Langford, Jon

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Jon Langford

Singer, songwriter, guitar player

Whether fans love, hate or are simply indifferent to his political views, Jon Langford has been able to mine rock 'n' roll gold from his socialist leanings. From the early politically charged releases of the Mekons, which drew fitting comparisons to the Clash and Gang of Four, to his work with the agit-prop trio The Three Johns in the 1980s, Langford has never shied away from intelligent, thoughtful, and witty examinations of the economic and political forces that affect humankind. Langford's style has shifted from blistering punk rock to lovingly crafted tributes to American folk and country music traditions. These have included full-length country efforts with his band the Waco Brothers, and entire albums dedicated to the music of country legends Johnny Cash and Bob Wills, and back again to punk. Attuned to a wide spectrum of musical genres, Lanford has never closed the door on any of the musical entities he has been associated with: the Mekons and the Three Johns have never officially broken up, and no one would be surprised to hear that Langford was once again playing and performing with these groups. He has also continued to create one-off bands such as the Pine Valley Cosmonauts, Skull Orchard, and Ship & Pilot to perform both cover and original material.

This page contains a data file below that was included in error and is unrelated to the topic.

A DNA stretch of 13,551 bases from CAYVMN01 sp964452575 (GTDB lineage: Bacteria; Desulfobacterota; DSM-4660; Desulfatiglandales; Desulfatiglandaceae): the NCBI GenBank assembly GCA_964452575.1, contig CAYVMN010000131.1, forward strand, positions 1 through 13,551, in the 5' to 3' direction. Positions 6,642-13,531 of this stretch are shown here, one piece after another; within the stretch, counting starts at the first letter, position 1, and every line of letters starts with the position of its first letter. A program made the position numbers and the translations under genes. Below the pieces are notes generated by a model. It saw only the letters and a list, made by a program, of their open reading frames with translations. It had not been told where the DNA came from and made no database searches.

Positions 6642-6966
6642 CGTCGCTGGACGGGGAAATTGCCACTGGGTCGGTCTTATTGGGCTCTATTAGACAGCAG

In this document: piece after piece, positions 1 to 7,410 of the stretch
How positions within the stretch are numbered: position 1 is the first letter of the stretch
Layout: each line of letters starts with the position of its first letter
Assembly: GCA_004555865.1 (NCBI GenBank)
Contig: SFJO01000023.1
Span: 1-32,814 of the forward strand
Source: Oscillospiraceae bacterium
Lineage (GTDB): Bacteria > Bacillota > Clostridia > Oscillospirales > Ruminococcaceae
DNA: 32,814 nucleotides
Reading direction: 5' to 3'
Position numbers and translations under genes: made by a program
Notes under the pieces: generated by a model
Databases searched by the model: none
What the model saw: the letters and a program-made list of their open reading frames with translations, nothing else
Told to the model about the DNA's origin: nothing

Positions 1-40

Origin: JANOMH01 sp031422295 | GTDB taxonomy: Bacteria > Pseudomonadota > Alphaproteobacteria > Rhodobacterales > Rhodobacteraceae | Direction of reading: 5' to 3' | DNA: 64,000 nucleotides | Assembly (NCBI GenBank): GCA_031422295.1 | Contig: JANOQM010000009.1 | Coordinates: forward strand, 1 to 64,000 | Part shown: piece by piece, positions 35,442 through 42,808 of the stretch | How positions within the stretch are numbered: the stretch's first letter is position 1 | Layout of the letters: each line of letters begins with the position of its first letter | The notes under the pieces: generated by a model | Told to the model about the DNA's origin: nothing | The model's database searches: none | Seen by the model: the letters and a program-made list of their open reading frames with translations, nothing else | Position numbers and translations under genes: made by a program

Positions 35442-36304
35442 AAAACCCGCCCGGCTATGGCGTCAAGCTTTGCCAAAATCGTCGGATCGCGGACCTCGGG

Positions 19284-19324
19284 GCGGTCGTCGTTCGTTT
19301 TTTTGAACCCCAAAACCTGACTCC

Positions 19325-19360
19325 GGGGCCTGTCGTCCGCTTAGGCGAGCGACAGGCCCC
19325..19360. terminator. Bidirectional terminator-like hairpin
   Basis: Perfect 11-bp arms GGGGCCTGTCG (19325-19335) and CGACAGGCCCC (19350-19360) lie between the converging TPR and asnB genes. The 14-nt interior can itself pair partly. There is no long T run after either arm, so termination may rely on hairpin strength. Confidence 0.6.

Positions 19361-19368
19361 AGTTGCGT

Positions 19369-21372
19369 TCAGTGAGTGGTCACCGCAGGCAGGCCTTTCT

Langford was born in Wales and studied art in Leeds, England. In 1977 he and several friends spontaneously decided to play music at a pub with the instruments of the the Gang of Four, the current band performing there. The makeshift group became the Mekons, and were quickly categorized as a leftist political musical group alongside fellow groups Delta 5, Another Color, and the Expelaires. Langford's politics became even more strident in the trio The Three Johns, which he formed in 1981 with John Hyatt and John Brennan. After moving to Chicago, Langford was asked to contribute a song to an anthology produced by the Chicago label Bloodshot Records, and Langford assembled a group called Hillbilly Lovechild. Nan Warshaw, a Bloodshot co-founder, subsequently asked Langford to record a full-length CD, and the Waco Brothers were borne.